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3426 Cost-Effectiveness of Implementing Clonoseq NGS-MRD Testing Using the Emory MRD Decision Protocol in Multiple Myeloma

Program: Oral and Poster Abstracts
Session: 902. Health Services Research—Malignant Conditions (Lymphoid Disease): Poster III
Hematology Disease Topics & Pathways:
ALL, multiple myeloma, Adult, Diseases, CLL, Technology and Procedures, Plasma Cell Disorders, Lymphoid Malignancies, NGS
Monday, December 7, 2020, 7:00 AM-3:30 PM

Josh J Carlson, MPH, PhD1*, Marita Zimmermann, MPH, PhD2*, Audrey Demaree, PharmD3*, Tony Hewitt3*, Benjamin Eckert3* and Ajay Nooka, MD, MPH4

1University of Washington, Seattle, WA
2Institution for Disease Modeling, Bill and Melina Gates Foundation, Seattle, WA
3Adaptive Biotechnologies, Seattle, WA
4Winship Cancer Institute, Emory University, Atlanta, GA


The availability of standardized MRD assessment tools which meet clinical guideline requirements for minimum 10-5 sensitivity have been acknowledged by the International Myeloma Working Group (IMWG) and MRD assessment has been increasingly incorporated into the routine care of multiple myeloma patients. It has been demonstrated that myeloma patients who achieve deep MRD negative status have longer PFS and OS, and NCCN guidelines now recommend assessment for “sustained MRD negativity”, defined as two consecutive MRD negative results (10-5, 12 months apart). NGS MRD (clonoSEQ® Assay; Adaptive Biotechnologies) is currently the only FDA cleared MRD test available for patients with MM using bone marrow samples. Several US-based cancer centers have proposed care pathways to leverage NGS MRD assessment to support shared decisions around timing of treatment discontinuation for myeloma patients who have been on indefinite maintenance therapy. It is well known that a more precise approach to maintenance treatment, offering the opportunity for treatment-free observation in patients who have achieved deep sustained MRD negativity, may help to lower costs and improve quality of life. The objective of this study was to evaluate the clinical and economic impact of the hypothesized model for MRD decision framework at Emory which allows for MRD-informed treatment discontinuation.


We evaluated the potential cost effectiveness of the Emory MRD decision framework and projected the associated lifetime/10-year cost-savings for a cohort of patients initiating maintenance therapy within the institution. We leveraged a previously developed Markov model with 6 health states: MRD+ or MRD- on or off therapy (tx), relapsed, or dead and compared yearly NGS MRD to no MRD testing over a lifetime horizon.

Based on longitudinal data from Emory (Abstract submitted at ASH 2020), we estimated an annual probability of achieving sustained MRD negativity (i.e. <10-5 across two assessments at least 12 months apart) of 21% while on maintenance treatment. Under that framework, these patients would discontinue treatment and continue to be observed. We assumed annual NGS MRD testing. Progression free survival (PFS) and overall survival (OS) data for MRD- and MRD+ and hazard ratios for on/off tx were applied based on peer-reviewed literature. MRD- pts were assumed to have the same PFS/OS rates on and off tx, which were varied in sensitivity analyses. Health state utilities were based on peer reviewed literature and included an adverse event (AE) disutility. Based on institutional data (Joseph et al JCO 2020), it was assumed that 198 patients would initiate maintenance treatment under this pathway this year.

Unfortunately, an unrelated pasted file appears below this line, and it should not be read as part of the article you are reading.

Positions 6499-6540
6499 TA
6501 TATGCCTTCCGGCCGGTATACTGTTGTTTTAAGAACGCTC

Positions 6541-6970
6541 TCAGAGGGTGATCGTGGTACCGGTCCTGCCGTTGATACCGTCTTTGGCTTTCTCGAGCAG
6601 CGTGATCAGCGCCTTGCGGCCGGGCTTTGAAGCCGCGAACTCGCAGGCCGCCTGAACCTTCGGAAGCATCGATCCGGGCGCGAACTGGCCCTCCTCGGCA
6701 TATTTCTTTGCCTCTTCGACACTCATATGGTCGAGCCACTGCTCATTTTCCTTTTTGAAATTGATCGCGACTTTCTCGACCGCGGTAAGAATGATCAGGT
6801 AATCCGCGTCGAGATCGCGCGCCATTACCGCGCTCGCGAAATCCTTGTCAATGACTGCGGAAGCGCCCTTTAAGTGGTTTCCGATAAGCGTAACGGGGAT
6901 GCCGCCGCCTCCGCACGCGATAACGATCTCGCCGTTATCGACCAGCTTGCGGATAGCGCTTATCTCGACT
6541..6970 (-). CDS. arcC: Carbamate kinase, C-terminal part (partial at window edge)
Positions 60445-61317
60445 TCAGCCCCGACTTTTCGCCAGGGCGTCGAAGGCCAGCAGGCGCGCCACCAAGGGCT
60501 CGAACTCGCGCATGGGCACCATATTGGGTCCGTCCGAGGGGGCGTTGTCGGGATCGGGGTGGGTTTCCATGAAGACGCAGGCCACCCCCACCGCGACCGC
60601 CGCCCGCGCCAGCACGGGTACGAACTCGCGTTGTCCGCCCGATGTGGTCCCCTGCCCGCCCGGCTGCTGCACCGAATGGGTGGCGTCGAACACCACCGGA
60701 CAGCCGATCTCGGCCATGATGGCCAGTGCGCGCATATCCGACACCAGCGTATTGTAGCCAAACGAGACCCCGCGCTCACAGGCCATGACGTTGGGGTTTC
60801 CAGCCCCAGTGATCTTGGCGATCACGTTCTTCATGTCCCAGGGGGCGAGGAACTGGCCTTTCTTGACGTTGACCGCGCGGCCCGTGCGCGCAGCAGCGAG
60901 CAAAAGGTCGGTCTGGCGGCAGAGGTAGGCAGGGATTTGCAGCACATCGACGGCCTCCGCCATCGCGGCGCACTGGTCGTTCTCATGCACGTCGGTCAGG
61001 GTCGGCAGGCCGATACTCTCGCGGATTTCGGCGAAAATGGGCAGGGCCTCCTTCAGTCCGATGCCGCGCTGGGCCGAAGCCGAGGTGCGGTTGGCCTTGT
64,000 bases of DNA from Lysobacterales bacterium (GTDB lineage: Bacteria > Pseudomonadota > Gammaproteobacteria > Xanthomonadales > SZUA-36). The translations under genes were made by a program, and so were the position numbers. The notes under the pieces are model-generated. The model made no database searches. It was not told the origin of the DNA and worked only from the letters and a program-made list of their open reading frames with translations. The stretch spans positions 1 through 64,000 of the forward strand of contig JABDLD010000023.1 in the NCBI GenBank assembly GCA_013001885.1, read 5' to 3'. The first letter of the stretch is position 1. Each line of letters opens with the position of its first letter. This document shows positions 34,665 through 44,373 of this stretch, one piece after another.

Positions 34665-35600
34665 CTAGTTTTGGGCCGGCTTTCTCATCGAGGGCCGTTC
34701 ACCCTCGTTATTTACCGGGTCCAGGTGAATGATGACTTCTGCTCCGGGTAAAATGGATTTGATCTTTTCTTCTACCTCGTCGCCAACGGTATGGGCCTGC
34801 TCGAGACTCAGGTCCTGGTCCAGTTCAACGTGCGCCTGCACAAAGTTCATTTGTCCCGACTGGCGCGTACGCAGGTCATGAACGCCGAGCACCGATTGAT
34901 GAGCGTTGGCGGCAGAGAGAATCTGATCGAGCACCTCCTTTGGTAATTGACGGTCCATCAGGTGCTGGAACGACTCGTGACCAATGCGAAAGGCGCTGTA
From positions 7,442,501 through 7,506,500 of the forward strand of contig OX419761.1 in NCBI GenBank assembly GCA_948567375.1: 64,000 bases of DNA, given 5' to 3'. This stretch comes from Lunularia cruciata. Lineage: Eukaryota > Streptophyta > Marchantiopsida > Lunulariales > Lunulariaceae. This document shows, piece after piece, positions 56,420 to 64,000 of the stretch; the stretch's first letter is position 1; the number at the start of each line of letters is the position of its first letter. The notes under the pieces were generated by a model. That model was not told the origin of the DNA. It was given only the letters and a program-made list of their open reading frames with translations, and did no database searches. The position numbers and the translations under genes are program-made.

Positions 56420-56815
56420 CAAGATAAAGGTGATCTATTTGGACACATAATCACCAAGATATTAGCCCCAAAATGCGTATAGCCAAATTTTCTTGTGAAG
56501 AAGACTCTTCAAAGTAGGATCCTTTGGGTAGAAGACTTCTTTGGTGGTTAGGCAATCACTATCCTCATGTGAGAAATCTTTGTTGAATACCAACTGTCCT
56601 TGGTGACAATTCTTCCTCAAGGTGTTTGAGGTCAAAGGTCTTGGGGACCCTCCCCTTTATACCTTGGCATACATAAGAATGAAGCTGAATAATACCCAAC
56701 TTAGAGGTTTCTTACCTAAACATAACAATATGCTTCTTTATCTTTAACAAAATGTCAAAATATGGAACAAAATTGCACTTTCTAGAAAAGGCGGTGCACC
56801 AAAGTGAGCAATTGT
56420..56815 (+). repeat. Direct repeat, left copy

The cost of NGS MRD was $1,950, lenalidomide-based maintenance tx was $21,364/month, and tx for relapsed pts at $29,798/month based on list prices, wholesale acquisition costs, and peer reviewed literature, respectively. We used a US health system perspective and a 3% discount rate. We performed one way and probabilistic sensitivity analysis to characterize the impact of uncertainty in model inputs on model results.


For this cohort of patients, MRD testing provided estimated lifetime savings of $916,000 per patient and $181,000,000 for an annual cohort or patients at Emory. Health outcomes were slightly improved for MRD testing vs no testing (0.009 QALYs) due to avoidance of adverse events, suggesting a potentially dominant strategy. This result was most sensitive to the probability of MRD+ to MRD- transition and the cost of maintenance tx.


The proposed MRD decision framework is estimated to save costs and potentially improve health outcomes for patients initiating maintenance treatment. Ongoing clinical studies, including planned real-world observation of patients managed via this care pathway will help to fully characterize the long-term health outcomes of MRD testing during MM maintenance tx.

Disclosures: Carlson: Adaptive Biotechnologies: Consultancy. Zimmermann: Adaptive Biotechnologies: Consultancy. Demaree: Adaptive Biotechnologies: Current Employment, Current equity holder in publicly-traded company. Hewitt: Adaptive Biotechnologies: Current Employment, Current equity holder in publicly-traded company. Eckert: Adaptive Biotechnologies: Current Employment, Current equity holder in publicly-traded company. Nooka: Amgen: Consultancy, Honoraria, Research Funding; Bristol-Myers Squibb: Consultancy, Honoraria, Research Funding; Karyopharm Therapeutics, Adaptive technologies: Consultancy, Honoraria, Research Funding; Spectrum Pharmaceuticals: Consultancy; Adaptive Technologies: Consultancy, Honoraria; Takeda: Consultancy, Honoraria, Research Funding; Celgene: Consultancy, Honoraria, Research Funding; Oncopeptides: Consultancy, Honoraria; GlaxoSmithKline: Consultancy, Honoraria, Other: Personal Fees: Travel/accomodations/expenses, Research Funding; Janssen: Consultancy, Honoraria, Research Funding; Sanofi: Consultancy, Honoraria.

*signifies non-member of ASH